[TT] Kayak Chaos

Kayak Chaos is a card and board game about racing down a river. The river unfolds over the course of play as kayaks reach the next segment. Cards let you move down or across the river or alter its course. A mix of strategy and randomization that seemed subject to a runaway leader effect, also with risks of kingmaker scenarios and piling on early leaders.

Gameplay is simple: play 3 of your 5 cards. Cards can provide movement, alter the river, or block altering the river (rarer). Movement is obviously valuable for getting ahead. Altering the river can make your course easier or impede your rivals. For example, you could shift the river over one space, which re-positions rocks or makes someone need to swerve to avoid the river bank, or you could flip a segment of the river to turn someone around. You can even switch two segments or river, pulling back a rival, leapfrogging ahead, or both.

Each of several boards is a short stretch of the river. Boards are revealed as a player gets past the current stretch of river, with that player picking how the new stretch is placed (from four options). This is the source of the runaway leader effect: once you are in the lead, you get free chances to arrange the rest of the board to your advantage. Of course, everyone gets those cards to rearrange the board, so if someone decides to slow you down rather than advancing themselves, an early leader might be severely punished and thrown back; my first game was a three-player game, so using your scarce turns to slow an opponent means not advancing yourself, and the third player clearly comes out ahead in that scenario. Perhaps this works out better with two or four players? With two, you capture all the benefits of slowing your opponent; with four, you can spread the costs. That dynamic is also the source of the kingmaker scenario, where a player left behind with no chance of winning can focus on making life easier or harder for other players.

Playing (or discarding) 3 of 5 cards in your hand each round means that there will be some interesting decisions but that luck drives a lot of the game. It seems somewhere around the balance between my demand for strategic play and others’ love of randomization, but it is also subject to swings like when I received one forward movement card out of ten cards, while at other times I could sweep through multiple boards in a turn due to favorable randomization. It might also fall into a middle that makes no one happy; I would need more games played to tell.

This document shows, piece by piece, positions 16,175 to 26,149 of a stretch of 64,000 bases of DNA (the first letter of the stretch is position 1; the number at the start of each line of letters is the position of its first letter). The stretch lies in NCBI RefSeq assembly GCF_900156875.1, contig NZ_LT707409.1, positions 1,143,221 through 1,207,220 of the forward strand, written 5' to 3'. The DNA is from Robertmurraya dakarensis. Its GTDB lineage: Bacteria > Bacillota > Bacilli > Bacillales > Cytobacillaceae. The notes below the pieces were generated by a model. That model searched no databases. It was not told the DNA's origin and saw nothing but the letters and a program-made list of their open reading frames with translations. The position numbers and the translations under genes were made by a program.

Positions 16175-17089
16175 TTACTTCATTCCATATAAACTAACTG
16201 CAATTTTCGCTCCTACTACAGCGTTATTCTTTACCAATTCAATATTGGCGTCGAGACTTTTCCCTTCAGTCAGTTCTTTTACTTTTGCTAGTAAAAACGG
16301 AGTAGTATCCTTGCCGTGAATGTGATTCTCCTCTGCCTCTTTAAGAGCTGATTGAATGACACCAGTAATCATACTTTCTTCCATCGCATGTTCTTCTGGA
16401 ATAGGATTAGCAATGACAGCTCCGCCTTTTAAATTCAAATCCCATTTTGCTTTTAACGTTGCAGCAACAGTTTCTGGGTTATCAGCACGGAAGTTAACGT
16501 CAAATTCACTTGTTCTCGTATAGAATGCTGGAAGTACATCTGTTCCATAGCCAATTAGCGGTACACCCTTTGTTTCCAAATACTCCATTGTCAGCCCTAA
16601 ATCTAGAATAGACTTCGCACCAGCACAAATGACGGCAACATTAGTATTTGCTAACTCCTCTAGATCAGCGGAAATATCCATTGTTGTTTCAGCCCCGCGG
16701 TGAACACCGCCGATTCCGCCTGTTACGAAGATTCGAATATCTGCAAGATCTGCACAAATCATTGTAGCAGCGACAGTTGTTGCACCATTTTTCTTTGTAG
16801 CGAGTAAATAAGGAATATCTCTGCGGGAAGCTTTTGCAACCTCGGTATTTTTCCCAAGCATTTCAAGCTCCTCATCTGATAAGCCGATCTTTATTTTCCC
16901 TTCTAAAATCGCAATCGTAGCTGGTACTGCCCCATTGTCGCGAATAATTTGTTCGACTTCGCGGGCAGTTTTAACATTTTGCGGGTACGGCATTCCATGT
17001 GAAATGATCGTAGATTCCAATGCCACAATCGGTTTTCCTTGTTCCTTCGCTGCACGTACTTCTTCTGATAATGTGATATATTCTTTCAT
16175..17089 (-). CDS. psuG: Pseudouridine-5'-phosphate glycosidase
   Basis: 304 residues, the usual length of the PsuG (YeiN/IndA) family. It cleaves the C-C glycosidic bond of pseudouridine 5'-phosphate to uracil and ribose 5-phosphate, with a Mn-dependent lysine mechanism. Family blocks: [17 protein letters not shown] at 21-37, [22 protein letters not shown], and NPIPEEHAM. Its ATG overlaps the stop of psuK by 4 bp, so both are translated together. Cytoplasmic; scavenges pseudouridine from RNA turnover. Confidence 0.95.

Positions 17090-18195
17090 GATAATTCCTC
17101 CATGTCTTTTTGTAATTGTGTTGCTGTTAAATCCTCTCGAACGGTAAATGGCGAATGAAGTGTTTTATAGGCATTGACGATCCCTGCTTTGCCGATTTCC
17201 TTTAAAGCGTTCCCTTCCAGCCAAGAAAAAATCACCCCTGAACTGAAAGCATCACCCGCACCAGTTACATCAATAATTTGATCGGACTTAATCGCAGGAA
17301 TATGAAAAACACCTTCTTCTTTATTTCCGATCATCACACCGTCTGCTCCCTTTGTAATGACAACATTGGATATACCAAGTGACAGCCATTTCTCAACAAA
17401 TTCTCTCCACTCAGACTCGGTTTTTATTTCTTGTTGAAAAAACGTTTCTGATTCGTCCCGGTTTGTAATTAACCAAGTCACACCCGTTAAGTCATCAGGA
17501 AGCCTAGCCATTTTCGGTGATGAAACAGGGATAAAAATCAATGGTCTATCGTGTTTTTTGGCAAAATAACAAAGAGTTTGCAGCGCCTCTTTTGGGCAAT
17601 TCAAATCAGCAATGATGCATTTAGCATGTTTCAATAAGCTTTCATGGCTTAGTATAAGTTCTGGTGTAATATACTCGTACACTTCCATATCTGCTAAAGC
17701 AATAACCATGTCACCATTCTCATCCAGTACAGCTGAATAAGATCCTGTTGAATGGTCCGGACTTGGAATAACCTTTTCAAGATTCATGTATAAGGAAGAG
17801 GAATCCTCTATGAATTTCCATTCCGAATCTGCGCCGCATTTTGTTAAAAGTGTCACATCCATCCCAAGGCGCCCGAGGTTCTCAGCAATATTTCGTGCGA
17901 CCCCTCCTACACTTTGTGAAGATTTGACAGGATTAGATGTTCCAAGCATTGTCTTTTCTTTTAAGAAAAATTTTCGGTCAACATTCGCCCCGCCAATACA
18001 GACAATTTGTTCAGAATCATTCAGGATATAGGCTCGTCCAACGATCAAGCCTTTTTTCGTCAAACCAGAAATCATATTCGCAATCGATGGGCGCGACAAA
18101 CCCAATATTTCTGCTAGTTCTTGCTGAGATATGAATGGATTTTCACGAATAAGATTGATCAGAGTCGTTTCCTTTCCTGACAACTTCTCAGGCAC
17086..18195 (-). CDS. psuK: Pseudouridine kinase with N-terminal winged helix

Basic rules are simple, but there are some complexities and interactions so this might be at the edge of what a casual player is willing to learn for a quick kayaking game. Also not quite as quick if a lot of people spend effort slowing down the leader, but game length can be customized by playing with a shorter river. Enjoyable with surprising depth for a game that looks so simple, but not so deep that a new player is lost or even notices much depth.

: Zubon

[TT] Pack & Stack

Pack & Stack is a game of loading trucks. Every round, you get a random assortment of boxes in different sizes, pick a truck from a random set flipped over, and try to get everything on the truck with as little empty space as possible. You lose points from an initial pool for unpacked boxes and empty space; highest score when someone counts down to 0 wins. The game makes good use of components and simultaneous play, has minimal interactivity, and is strongly subject to randomization. Potentially good for younger players or people who like luck-based games.

The components are good: boxes of five different sizes of colors, dice of corresponding colors with unusual numbers of pips per side, and solid truck boards. In many games, I go with the old idea of having a set of good components to use with many games, rather than whatever cheap pawns, money, etc. come with this box to justify its cost. (I have been using these coins for Seven Wonders, although I think I will be switching all my games’ money to Tech’s new coins.) The components here are essential to the game, well conceived, and of good quality.